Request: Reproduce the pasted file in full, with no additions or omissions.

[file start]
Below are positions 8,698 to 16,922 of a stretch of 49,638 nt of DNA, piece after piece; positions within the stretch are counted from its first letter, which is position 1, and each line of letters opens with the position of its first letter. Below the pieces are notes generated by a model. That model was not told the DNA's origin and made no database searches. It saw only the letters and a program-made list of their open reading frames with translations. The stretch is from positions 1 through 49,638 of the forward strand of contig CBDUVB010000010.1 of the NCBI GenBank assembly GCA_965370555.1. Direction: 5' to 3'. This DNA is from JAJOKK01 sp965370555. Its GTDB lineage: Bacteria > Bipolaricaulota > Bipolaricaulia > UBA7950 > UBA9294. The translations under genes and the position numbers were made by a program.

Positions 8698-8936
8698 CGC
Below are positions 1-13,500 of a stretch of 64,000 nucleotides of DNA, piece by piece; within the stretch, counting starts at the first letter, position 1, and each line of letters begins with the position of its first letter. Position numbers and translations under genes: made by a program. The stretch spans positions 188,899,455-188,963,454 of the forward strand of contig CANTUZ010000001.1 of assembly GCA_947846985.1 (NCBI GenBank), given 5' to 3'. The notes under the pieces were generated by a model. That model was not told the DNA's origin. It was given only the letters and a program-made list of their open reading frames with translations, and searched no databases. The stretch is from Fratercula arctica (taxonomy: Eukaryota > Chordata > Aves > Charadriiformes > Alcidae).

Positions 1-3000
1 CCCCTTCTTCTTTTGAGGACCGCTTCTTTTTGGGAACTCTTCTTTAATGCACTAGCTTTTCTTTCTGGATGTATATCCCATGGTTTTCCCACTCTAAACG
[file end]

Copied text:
Below are positions 8,698 to 16,922 of a stretch of 49,638 nt of DNA, piece after piece; positions within the stretch are counted from its first letter, which is position 1, and each line of letters opens with the position of its first letter. Below the pieces are notes generated by a model. That model was not told the DNA's origin and made no database searches. It saw only the letters and a program-made list of their open reading frames with translations. The stretch is from positions 1 through 49,638 of the forward strand of contig CBDUVB010000010.1 of the NCBI GenBank assembly GCA_965370555.1. Direction: 5' to 3'. This DNA is from JAJOKK01 sp965370555. Its GTDB lineage: Bacteria > Bipolaricaulota > Bipolaricaulia > UBA7950 > UBA9294. The translations under genes and the position numbers were made by a program.

Positions 8698-8936
8698 CGC
Below are positions 1-13,500 of a stretch of 64,000 nucleotides of DNA, piece by piece; within the stretch, counting starts at the first letter, position 1, and each line of letters begins with the position of its first letter. Position numbers and translations under genes: made by a program. The stretch spans positions 188,899,455-188,963,454 of the forward strand of contig CANTUZ010000001.1 of assembly GCA_947846985.1 (NCBI GenBank), given 5' to 3'. The notes under the pieces were generated by a model. That model was not told the DNA's origin. It was given only the letters and a program-made list of their open reading frames with translations, and searched no databases. The stretch is from Fratercula arctica (taxonomy: Eukaryota > Chordata > Aves > Charadriiformes > Alcidae).

Positions 1-3000
1 CCCCTTCTTCTTTTGAGGACCGCTTCTTTTTGGGAACTCTTCTTTAATGCACTAGCTTTTCTTTCTGGATGTATATCCCATGGTTTTCCCACTCTAAACG